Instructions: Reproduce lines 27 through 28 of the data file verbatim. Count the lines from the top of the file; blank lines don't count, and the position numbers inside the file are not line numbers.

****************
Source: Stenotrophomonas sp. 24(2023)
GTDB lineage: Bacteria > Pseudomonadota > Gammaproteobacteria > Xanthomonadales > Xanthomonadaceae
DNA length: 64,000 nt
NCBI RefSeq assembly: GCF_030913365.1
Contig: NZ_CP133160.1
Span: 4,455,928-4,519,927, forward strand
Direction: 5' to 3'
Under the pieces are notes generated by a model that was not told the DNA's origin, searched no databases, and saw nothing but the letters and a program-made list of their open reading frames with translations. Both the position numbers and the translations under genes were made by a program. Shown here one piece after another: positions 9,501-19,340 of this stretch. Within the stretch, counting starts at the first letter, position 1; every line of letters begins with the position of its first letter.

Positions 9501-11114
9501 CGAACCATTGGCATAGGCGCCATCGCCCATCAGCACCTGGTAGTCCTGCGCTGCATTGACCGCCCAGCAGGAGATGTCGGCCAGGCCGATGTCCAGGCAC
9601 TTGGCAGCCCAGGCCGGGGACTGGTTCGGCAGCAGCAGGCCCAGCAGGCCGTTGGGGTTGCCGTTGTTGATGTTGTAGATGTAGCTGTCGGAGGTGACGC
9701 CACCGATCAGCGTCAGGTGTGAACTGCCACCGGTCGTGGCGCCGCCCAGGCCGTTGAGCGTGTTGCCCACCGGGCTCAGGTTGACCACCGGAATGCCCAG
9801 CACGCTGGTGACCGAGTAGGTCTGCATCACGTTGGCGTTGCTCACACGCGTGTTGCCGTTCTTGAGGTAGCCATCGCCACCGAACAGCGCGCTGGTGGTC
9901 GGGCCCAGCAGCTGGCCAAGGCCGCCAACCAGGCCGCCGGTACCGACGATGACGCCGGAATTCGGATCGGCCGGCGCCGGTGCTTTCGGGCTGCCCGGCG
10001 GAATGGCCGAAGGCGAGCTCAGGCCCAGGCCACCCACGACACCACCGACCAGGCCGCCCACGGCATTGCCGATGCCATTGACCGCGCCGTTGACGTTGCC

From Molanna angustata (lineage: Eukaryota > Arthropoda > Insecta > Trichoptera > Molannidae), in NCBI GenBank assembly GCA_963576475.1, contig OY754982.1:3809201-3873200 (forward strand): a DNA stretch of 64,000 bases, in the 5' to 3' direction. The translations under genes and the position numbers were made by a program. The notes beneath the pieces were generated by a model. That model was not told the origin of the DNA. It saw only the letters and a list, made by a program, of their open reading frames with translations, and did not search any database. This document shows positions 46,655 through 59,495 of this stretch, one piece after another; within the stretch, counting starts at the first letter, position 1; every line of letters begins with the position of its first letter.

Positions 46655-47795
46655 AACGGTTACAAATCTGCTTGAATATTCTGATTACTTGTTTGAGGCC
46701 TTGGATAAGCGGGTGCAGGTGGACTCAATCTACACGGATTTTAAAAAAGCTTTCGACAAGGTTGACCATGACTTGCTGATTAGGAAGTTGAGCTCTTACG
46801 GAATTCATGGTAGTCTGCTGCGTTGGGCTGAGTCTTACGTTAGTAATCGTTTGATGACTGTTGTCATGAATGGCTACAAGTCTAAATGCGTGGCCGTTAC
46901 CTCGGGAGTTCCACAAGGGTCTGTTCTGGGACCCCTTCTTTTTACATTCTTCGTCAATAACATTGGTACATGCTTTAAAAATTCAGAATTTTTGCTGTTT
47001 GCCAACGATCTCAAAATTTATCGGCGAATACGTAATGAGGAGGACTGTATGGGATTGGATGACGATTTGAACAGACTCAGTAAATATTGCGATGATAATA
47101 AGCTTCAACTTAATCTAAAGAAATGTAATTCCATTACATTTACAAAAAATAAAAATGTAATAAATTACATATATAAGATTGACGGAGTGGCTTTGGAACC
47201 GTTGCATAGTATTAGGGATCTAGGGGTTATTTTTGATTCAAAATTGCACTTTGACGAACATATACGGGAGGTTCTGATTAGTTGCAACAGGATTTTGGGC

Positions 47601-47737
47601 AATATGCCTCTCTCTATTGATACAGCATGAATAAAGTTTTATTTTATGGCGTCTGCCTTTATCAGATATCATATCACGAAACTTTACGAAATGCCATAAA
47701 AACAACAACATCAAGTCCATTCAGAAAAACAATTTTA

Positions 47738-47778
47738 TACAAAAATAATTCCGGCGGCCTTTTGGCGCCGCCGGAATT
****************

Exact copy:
47701 AACAACAACATCAAGTCCATTCAGAAAAACAATTTTA

Positions 47738-47778